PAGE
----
ÖBB Rail Cargo Austria

Is the Kosice-Vienna line cancelled for good?

Photo: David PayrRailCargoGroup

The extension of the broad gauge line (1,520 mm) between the Slovakian city of Kosice and Vienna has been on the planning table since 2008. Yet, fourteen years later, and following multiple declarations of intent and feasibility studies, the project remains stagnant. Who will benefit from it? That is the central question that remains unanswered. However, when asking if the project will become a reality, the answer is more straightforward: the odds are not in its favour.

That is so because a few weeks ago, according to Austrian media, the Austrian transport minister Leonore Gewessler rejected any possibilities of completing the project. Despite rumours that the Kosice-Vienna line extension was moving rapidly towards its implementation, this is not the case.

ÖBB-Infrastruktur, the Austrian railway company, also confirmed that “there is no prospect at the moment concerning the construction of the 1,520 mm railroad line because there is no securing by Slovakia, Ukraine and Russia, the international partners involved”.

So, who benefits?

Back in 2018, ÖBB admitted that the extension would mainly serve the Austrian economy. “An important and intermodal European freight terminal would be created on Austrian soil, analogous to the large ports, combined with new jobs and corresponding added value. The macroeconomic advantages are estimated at approximately 127,500 annual job equivalents and an added value of approximately 16 billion euros for Austria as a business location”.

On the other hand, the European Commission did not welcome the project very warmly. The project would, in effect, benefit a few companies rather than the railway sector as a whole. This is a clear breach of the single European rail transport market rules, said Maja Bakran Marcich, Deputy Director-General of the Directorate-General for Mobility and Transport (DG MOVE) back in the day.

Slovakia does not benefit

Moreover, over the years, Slovakia started losing its interest in the project gradually. The more it looked like Austria would be the only winning party, the more reluctant Slovaks has become. “I am not a friend of this idea. I always wonder what Slovakia gains from it. The unloading area is then in Vienna instead of Kosice. So the Viennese would be the only to benefit”, said Ivo Nesrovnal, Mayor of Bratislava, to the Wiener Zeitung.

Finally, it seems that the lack of interest from Slovakia’s side is the strongest statement against the project. Its indifferent stance, together with Ukraine and Russia, constitutes the project’s core problem currently and the main reason it will most probably not proceed.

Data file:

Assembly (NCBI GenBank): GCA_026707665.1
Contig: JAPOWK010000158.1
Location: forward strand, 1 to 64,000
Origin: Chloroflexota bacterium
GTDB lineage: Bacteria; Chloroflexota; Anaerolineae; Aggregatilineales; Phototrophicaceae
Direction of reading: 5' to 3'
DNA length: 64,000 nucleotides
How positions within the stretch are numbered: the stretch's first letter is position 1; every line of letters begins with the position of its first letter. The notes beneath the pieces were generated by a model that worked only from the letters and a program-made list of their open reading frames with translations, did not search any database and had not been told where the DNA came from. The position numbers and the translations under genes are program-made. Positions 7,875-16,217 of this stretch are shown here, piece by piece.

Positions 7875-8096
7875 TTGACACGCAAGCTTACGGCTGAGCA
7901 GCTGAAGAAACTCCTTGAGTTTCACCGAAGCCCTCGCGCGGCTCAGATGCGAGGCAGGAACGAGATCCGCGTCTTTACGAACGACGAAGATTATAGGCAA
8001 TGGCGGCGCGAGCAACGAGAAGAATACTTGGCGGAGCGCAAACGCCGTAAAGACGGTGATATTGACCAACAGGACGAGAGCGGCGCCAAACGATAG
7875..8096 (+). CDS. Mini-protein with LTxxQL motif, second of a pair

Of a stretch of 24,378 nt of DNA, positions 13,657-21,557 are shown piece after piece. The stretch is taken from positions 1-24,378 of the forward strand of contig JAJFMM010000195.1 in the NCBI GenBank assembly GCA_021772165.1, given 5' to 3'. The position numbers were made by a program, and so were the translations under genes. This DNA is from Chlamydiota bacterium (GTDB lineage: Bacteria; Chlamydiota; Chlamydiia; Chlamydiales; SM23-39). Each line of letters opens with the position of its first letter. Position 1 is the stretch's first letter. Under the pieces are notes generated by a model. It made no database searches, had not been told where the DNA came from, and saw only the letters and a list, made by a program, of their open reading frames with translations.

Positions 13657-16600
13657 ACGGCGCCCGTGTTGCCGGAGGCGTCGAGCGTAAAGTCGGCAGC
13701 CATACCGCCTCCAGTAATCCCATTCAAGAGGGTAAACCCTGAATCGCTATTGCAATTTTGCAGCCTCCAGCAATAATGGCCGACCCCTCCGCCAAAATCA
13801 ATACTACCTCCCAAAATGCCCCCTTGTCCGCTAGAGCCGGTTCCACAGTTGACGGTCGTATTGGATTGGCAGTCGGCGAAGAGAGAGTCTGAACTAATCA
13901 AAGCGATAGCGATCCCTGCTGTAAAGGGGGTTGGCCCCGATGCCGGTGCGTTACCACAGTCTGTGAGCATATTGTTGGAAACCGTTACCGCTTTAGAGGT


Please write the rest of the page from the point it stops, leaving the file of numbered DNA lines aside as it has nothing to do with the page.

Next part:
Planning the Kosice-Vienna line extension. Source: Breitspur Planungsgesellschaft mbH (BPG)

The project in theory

The project’s whole point was to embrace trade and transport relations between the twin cities of Bratislava and Vienna. The twin cities find themselves at a distance of 60 kilometres and cooperate intensively when it comes to transport. For example, they have launched a dedicated ship connection through the Danube while they also have upgraded motorways connecting them. In the context of good synergy, the idea of extending the broad gauge line from Kosice to Vienna would mean better interconnectivity between the cities and countries, direct connection with the Trans-Siberian railway and respectively China.

The project would reduce CO2 emissions in Eurasian transport, open up to 17,500 job positions during construction and 3,500 full-time jobs, shorten transit times from Vladivostok to Vienna to 15 days, and provide more opportunities to countries with no direct links to seaports. However, all of these remained a theory, and despite all the agreements, studies and intent never happened. It seems that after the Austrian transport minister’s statement that the project will not be completed, an answer has been provided on whether the extension will take place. The project is considered a closed file. Even if it makes it to the surface again in the future, it will prerequisite the full collaboration and beneficial financial coexistence of all parties involved.

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Author: Nikos Papatolios

Nikos Papatolios is editor of RailFreight.com, the online magazine for rail freight professionals.

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